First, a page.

Coronavirus closes the library, day 5

Thursday, March 19, 2020.  Day 4 at home, day 5 off school, day 1 of Spring 🙂

Popped by the neighborhood QFC this morning before school.  Downright civil, save the person trying to buy 6 packs of paper towels that were clearly labeled ‘1 per customer’. Even after the attendant told the customer ‘1 item limit’, they tried to do 6 separate transactions.  Um…no.  That’s not how this works these days.

These days. I fear that we will be put on shelter in place soon – that time when we cannot leave our home or property save the grocery or pharmacy or work (for those who still go).

On the work front, it was pretty good:

  1. I finished updating our library Symbaloo with more links for online resources.

2. Families were emailed. I could not wait any longer.  No assignments were sent, no requirements made. Simply sharing information. There are loads of parents feel like they don’t know what ‘good’ resources are, so the email was intended to help.  It also informed them of online events they could attend with their students.  The result:

Thanks for sending these resources; they will be welcome additions to the [name] Schoolhouse curriculum.  [A] says, “Hello!  Thanks for the bingo game.  We are already marking off squares!”  Stay well.


Thank you! … I really appreciate you being in touch and your care for our kids!

3. An hour-long Zoom meeting with 16 colleagues. No issues logging in, which is always a win.  A few new-to-me resources shared (Capstone is offering its app for free!? must investigate!), a discussion on what the district is doing and what we think our jobs will be next week, and another meeting set up for next Tuesday (to likely talk about our job).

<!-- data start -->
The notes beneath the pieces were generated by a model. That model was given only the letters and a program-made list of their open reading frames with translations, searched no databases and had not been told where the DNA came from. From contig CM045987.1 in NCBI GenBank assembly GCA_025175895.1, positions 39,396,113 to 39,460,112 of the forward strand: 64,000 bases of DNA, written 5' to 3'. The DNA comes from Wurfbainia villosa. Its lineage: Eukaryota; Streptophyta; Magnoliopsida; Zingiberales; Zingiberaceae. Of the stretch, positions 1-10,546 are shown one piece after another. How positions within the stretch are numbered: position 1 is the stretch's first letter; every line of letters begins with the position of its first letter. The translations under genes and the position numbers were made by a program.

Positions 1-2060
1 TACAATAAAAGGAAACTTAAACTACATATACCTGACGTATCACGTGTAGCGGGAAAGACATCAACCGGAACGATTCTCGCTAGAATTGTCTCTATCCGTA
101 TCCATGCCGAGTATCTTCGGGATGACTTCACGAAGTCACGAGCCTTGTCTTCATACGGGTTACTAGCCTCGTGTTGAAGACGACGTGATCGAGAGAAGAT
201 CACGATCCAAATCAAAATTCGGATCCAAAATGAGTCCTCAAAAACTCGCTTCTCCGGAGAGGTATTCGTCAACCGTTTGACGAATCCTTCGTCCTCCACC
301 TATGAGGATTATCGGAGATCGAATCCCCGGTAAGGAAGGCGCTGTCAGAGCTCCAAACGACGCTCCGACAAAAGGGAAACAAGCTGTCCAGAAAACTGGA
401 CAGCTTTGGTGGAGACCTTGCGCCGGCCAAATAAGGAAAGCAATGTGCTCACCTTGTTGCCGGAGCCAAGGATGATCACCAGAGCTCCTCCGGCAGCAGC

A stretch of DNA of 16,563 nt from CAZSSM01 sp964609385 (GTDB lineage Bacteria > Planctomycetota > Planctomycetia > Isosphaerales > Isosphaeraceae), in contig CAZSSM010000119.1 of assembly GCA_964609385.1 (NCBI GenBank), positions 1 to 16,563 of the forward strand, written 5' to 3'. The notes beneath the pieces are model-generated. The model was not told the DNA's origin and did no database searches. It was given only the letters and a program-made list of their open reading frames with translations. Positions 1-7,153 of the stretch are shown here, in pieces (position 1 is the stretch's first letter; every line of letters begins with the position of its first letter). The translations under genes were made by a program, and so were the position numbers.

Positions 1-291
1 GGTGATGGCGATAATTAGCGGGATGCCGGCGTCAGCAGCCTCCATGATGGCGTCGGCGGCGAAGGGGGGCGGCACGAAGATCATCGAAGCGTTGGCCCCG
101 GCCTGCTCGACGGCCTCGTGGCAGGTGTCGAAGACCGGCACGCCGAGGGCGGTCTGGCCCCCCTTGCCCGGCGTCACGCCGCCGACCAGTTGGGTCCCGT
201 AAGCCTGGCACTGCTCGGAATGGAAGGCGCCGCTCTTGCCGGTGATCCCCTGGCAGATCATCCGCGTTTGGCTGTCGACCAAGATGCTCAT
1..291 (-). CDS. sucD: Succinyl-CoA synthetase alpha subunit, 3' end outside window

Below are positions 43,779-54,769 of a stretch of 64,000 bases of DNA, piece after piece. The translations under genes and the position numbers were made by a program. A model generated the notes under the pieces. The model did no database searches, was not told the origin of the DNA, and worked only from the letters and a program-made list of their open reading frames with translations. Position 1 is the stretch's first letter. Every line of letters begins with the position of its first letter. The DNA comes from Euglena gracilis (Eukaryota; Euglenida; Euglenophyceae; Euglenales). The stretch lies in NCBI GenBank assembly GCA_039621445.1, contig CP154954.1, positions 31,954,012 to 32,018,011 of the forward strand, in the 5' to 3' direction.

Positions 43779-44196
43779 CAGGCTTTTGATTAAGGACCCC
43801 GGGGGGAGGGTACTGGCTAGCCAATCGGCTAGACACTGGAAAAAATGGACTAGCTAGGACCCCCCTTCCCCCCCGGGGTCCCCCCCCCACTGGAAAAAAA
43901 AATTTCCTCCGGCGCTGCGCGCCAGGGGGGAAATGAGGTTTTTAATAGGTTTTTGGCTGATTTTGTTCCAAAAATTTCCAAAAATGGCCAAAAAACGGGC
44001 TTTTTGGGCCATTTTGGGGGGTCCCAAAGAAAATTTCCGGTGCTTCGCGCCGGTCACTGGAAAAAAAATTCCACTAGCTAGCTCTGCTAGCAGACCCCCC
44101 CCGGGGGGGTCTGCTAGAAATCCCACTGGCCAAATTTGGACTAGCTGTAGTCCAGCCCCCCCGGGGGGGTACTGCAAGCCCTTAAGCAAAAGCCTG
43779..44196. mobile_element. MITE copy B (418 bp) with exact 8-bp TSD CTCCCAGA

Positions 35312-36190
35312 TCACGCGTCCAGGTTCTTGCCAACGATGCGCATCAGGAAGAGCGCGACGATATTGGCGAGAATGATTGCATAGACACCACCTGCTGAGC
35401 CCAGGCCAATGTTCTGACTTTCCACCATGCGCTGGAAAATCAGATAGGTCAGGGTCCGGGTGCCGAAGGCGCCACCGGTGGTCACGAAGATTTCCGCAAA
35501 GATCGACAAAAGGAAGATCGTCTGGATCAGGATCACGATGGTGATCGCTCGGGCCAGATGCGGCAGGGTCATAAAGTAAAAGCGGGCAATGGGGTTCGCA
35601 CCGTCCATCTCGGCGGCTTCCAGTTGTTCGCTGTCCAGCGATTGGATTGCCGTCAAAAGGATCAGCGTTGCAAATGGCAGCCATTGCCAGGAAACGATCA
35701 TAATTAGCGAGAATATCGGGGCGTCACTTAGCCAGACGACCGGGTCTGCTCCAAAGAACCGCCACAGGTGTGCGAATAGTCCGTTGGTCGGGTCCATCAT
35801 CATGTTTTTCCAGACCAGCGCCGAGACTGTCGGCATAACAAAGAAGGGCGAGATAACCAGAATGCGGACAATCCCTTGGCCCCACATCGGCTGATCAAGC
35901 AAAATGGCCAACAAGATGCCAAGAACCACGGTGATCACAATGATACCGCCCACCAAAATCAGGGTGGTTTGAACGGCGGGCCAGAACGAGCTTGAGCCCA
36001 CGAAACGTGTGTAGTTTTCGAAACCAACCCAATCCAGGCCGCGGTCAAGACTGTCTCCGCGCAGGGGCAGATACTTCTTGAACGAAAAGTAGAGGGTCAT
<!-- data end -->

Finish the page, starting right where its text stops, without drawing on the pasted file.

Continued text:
4. A phone call with a district colleague, where we discussed using YouTube, potential lesson ideas, and teaching LRCII.

5. More think time. Creating a video is like storytelling, and I want to create something amazing yet accessible for our learners. My current plan: YouTube for sharing, iMovie for creating, giving credit to publishers & authors at the beginning & end AND explaining how this copyright works at the beginning (short & sweet, of course).  I’m leaning toward 2 lessons a week: 1 for K-2, 1 for 3-5.  Each would have a read-aloud, and each would have an extension component that would be completely optional.  The extension could use our databases, or it could be STEM-based, or it could be writing.

The sun has been out in our suburb of Seattle, so there were 2 walks and 1 huge bike ride today.  Gotta get the sunshine while the sunshine is out (and we’re allowed to be out).

…and that was Day 5.

Coronavirus closes the library, Day 4

Wednesday, March 18. Day 3 at home, Day 4 off school.

More social isolation. More virus cases & deaths.  More news on mask shortages.  Less lecturing my children (they finally – FINALLY – seem to be practicing social isolation, even if their friends don’t). They spend 8:30-3p each day on ‘school’…which includes breaks for recess, PE, music, art via YouTube, and storytime via IG live.


These social moments with authors & illustrators are the highlight of our day. I tune in with my kids. My husband joins when his work schedule allows. We talk about the things we learn at dinner together.  I am so, so thankful.

As for my library work today: let’s be honest…it was not my most productive day.  And I know why.

  1. I did some work in our library’s Symbaloo…but didn’t finish.
  2. I tested learning resource links & websites that I planned to send families.